It is an unusual condition when the eyelids roll inside. This sudden change in the behavior of the eyelid(s) will superficially cause the hair follicles of the eyelid to scrape against the outer part of the eyeball resulting in minor or severe pain. It can cause further damage in the form of corneal ulcers or sudden corneal erosions. The accidental damage to the outer part of the eyeball can also develop corneal scarring and interfere with the animal’s vision.
Most of the dogs will frequently squint, hold the eye tightly and tear excessively, clinically called as epiphora. An interesting fact is that many flat faced dogs with their cornered nose will dispose of no signs of discomfort commonly associated with the condition.
This condition is mostly hereditary. The exact genetic reasons are unknown, and many breeds are often seen suffering from the disease. These races are as follows:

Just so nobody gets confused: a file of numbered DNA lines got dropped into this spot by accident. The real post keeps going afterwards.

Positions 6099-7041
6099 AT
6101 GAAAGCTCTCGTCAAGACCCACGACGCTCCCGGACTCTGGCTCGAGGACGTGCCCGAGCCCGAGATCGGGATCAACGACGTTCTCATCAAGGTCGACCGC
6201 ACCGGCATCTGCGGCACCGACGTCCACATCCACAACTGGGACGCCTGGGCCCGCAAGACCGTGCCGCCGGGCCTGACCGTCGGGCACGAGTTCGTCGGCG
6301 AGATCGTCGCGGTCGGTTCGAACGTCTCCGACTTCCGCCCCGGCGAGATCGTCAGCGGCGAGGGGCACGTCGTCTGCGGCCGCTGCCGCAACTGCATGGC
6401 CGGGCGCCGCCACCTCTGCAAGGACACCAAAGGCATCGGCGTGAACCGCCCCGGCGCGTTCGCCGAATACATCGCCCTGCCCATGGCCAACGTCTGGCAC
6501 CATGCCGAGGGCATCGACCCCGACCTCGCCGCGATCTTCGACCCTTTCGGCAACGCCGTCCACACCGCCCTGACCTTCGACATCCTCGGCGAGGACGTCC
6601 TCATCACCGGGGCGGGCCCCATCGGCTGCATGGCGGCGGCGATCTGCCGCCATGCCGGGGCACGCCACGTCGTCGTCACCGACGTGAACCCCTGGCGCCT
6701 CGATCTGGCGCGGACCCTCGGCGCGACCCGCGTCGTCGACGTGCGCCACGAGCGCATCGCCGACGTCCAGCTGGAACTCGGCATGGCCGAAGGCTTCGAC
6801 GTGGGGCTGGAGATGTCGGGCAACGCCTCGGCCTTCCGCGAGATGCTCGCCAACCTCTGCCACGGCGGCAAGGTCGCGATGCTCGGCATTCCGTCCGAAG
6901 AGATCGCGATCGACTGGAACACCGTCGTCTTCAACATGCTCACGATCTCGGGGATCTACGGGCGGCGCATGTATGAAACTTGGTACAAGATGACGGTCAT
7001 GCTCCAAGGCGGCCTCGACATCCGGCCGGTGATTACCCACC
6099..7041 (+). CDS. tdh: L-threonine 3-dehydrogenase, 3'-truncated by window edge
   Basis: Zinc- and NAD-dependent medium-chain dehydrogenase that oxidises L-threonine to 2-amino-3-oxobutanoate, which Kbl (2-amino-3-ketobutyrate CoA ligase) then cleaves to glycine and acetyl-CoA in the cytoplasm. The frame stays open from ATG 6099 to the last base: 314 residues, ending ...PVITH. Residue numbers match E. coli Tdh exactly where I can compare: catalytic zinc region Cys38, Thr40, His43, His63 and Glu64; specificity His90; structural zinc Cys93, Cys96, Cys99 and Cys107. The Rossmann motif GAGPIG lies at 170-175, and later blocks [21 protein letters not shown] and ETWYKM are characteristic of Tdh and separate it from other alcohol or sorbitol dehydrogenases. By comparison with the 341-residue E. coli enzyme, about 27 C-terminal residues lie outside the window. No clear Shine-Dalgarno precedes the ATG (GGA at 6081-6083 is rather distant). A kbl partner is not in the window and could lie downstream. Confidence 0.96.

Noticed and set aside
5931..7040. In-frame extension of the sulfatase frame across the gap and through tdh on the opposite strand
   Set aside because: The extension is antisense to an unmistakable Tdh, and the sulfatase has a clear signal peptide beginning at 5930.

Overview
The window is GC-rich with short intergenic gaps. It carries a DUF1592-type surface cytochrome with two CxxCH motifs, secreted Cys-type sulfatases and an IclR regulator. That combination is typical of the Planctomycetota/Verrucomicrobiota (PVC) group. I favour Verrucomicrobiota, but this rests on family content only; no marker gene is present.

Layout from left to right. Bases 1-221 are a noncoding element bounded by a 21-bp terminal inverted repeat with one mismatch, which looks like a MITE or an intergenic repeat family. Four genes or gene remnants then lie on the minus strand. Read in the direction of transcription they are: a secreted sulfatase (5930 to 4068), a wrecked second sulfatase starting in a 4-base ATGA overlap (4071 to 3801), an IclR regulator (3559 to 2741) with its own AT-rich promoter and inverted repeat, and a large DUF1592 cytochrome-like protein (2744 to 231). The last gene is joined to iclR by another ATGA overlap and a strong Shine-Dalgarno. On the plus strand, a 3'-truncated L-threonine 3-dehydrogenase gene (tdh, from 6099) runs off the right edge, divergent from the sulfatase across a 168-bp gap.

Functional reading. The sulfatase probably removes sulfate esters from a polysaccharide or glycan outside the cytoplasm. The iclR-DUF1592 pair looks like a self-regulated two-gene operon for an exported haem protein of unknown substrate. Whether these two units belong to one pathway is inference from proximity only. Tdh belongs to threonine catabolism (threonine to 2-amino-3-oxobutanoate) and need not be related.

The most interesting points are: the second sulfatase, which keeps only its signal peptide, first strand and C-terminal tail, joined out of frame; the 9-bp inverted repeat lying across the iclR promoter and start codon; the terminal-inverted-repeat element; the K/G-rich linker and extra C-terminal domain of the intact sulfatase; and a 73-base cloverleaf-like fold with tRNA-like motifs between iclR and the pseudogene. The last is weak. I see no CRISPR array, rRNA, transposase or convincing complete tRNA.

The most effective and viable option is surgical intervention. The surgeon will remove a section of skin from the affected eyelid. It will be done to reverse the eye’s inward rolling. In some other cases, an initial major surgical correction will be done, and a second surgery will follow soon which will be a minor corrective surgery afterward.
Vets often perform these two surgeries to decrease the risk of over-correcting the entropion. It can, later on, result in an outward-rolling eyelid clinically called as Ectropion. Most dogs won't get surgical intervention until they step into their adulthood.
The prognosis for the surgical intervention is quite good. Most dogs enjoy a pain-free healthy life, but they do need few minor or major surgeries in the initial days of the condition. If corneal scarring occurs again, there can be irreversible permanent visual deficits for the dog. The veterinarian will discuss treatment and diagnostic plan to help the owner handle and treat this condition.